Monday, February 9, 2009

Far Side's Sea of Moscow, from Kaguya

Although Charles Wood at LPOD was first to give us heads up on Japan's spectacular Kaguya Terrain Camera tour of Mare Moscoviense (Sea of Moscow), Juna Terazono can be credited with being the first to officially notify us about its existance, in an Email sent out to the "Lunatics" on the Lunar-L, Sunday, February 8.

The reduced image accompanying this post, as spectacular as it might seem, does no justice whatsoever, either to the still image or the MPEG that is available for full screen downloading, unzipping and full screen viewing immediately, from the Japanese language side of the newly renovated Kaguya Image Gallery.

Fortunately for those who make a daily stop at LPOD, Charles Wood let us in on the update on December 10. From that LPOD posting, you can immediately be treated to a larger version of the image here, and, trust me, it's worth it. Charles Wood also provide his own unique background at the LPOD site, into this "window into the interior of the Moon," where Japan's investigators have found signs of "relatively" recent lunar morphology, particularly volcanism.

The Kaguya Terrain Camera MPEG is available HERE, Juna reminds us, "Please click the "MPEG-2" button to download the ZIP archived video. Like other movies," those hung up on "some platforms, (may) experience some difficulties in playing" the MPEG.

I experienced no difficulties, whatsoever, except the need to keep my tongue off my chin, as I was taken downward, into the image here, for a slow flyover of the submerged craters lined up in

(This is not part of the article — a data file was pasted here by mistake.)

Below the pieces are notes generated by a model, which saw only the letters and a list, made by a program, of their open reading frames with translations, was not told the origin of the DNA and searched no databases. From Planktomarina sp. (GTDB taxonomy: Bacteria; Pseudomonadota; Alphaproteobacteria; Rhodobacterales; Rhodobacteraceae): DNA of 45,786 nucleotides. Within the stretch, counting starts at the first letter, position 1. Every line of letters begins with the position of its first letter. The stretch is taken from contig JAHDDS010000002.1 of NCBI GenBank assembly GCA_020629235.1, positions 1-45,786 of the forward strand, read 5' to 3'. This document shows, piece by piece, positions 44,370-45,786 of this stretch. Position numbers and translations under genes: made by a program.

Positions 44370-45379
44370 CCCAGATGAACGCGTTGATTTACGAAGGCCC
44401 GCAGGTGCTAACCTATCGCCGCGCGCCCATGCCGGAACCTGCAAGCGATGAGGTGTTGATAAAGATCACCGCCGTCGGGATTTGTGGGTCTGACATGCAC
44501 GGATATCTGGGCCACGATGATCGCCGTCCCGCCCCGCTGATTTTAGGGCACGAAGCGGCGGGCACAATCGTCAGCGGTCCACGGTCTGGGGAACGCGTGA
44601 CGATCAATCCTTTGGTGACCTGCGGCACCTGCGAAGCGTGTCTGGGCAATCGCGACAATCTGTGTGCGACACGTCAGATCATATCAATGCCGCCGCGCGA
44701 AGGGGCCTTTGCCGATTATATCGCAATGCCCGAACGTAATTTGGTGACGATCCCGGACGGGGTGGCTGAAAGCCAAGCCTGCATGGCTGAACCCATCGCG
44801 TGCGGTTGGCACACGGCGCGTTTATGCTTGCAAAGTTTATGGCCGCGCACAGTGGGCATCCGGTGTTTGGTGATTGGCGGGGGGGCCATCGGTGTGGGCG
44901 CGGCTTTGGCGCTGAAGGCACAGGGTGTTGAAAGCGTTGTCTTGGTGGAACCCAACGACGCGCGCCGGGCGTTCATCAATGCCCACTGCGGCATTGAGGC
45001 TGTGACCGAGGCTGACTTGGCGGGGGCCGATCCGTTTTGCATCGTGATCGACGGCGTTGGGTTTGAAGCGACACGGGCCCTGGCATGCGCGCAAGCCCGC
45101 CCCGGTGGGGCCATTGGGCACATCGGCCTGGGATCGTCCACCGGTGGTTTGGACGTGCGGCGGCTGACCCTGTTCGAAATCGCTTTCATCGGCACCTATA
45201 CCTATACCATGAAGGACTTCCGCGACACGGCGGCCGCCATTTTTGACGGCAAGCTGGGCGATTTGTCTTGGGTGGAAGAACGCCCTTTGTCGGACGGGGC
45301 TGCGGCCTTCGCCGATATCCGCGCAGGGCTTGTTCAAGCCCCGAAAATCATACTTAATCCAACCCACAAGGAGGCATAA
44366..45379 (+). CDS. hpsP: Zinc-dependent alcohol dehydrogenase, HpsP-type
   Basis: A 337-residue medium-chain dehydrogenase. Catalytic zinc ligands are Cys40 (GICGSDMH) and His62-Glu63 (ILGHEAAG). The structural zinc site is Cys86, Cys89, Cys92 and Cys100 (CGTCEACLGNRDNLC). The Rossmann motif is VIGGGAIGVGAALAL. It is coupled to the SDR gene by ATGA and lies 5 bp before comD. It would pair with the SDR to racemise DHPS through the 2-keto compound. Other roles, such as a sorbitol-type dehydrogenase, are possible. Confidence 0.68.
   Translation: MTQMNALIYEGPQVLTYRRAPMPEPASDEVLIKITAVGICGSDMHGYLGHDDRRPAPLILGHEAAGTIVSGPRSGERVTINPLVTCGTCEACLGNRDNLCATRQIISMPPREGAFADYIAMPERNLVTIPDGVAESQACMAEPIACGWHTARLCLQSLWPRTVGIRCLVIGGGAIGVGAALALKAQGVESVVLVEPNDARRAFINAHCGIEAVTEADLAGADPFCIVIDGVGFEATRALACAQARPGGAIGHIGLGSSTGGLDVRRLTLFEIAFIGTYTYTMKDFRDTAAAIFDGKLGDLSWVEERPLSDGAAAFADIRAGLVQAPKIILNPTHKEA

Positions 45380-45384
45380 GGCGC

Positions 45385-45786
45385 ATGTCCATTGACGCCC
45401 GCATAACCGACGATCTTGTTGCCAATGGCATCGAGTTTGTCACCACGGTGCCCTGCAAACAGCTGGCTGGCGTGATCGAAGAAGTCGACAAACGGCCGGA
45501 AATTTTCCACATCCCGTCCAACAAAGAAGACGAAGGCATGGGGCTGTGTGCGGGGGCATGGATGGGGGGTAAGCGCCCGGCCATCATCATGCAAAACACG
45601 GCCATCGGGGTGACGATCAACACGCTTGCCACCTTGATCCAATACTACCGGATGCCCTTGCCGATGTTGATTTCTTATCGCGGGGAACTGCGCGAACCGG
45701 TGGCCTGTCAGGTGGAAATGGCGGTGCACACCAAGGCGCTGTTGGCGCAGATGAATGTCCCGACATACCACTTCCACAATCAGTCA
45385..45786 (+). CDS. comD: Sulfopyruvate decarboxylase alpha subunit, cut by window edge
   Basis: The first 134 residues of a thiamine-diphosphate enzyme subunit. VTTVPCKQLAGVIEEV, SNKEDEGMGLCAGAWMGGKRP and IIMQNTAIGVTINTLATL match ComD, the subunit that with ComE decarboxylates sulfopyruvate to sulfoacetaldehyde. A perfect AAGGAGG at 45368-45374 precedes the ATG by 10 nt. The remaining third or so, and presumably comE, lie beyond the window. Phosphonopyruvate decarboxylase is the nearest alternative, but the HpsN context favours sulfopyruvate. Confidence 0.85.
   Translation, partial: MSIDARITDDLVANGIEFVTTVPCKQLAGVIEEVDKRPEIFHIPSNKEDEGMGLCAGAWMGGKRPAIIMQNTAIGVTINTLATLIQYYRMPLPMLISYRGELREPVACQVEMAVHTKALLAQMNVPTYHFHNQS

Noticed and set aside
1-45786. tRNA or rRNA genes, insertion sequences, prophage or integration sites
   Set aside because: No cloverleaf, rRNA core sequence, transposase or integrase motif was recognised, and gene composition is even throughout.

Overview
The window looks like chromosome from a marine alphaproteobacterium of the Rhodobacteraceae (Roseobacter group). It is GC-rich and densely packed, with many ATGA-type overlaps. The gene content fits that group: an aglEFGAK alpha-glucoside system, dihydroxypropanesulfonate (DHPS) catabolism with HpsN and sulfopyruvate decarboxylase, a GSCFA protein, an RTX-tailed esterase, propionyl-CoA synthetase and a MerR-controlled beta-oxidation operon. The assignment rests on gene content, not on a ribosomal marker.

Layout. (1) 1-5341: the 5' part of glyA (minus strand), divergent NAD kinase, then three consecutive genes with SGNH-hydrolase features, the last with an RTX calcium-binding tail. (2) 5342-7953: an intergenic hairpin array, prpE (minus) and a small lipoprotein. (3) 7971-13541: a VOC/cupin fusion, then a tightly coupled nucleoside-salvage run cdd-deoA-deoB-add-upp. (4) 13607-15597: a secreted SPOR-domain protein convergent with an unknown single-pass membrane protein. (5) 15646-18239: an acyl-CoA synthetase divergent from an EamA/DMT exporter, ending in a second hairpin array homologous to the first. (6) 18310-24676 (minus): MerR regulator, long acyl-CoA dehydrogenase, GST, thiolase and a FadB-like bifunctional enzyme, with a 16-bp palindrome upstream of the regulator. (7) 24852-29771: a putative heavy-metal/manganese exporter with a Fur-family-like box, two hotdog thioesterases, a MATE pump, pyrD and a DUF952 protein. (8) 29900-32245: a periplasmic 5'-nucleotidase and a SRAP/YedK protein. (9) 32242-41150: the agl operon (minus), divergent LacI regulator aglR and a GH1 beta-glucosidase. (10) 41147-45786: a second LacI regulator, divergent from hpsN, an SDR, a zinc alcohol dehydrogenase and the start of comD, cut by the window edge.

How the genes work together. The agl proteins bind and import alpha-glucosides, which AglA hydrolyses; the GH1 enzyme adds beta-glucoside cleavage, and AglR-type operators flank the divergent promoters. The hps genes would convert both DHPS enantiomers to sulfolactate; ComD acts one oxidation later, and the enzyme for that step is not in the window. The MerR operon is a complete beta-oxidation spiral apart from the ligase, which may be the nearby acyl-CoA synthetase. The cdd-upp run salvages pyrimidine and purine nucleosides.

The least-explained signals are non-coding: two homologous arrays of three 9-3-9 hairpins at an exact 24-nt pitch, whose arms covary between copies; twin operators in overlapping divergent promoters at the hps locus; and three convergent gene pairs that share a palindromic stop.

the lower left, a swing around Titov Crater and around the rim, again slowly, to finally end up with a detail look into the rectilinear formation just to the right. If the latter had been imaged alone and presented to me as a holy place of the Navaho, I would have probably believed it.

My only twiddling disappointment was in noting my best attempts to identify any distinct Swirl Albedo formations was frustrated by the prominent rim shadowing the mare "sea floor" at the upper left of the formation. The best candidates fall directly inside that shadow.

Regardless of your level of familiarity with lunar cratering, volcanism, domes, lava tubes, "sea" formation, or of the Moon as a whole, this being a very exceptional formation for the Far Side, characterized by bright anorthositic highland craters, like those seen between the seas on the Earth-facing Near Side, you are bound to enjoy this tour.

I hope this is just a taste of the kinds of materials made possible by the collected Kaguya data long after the probe is de-orbited later this year.

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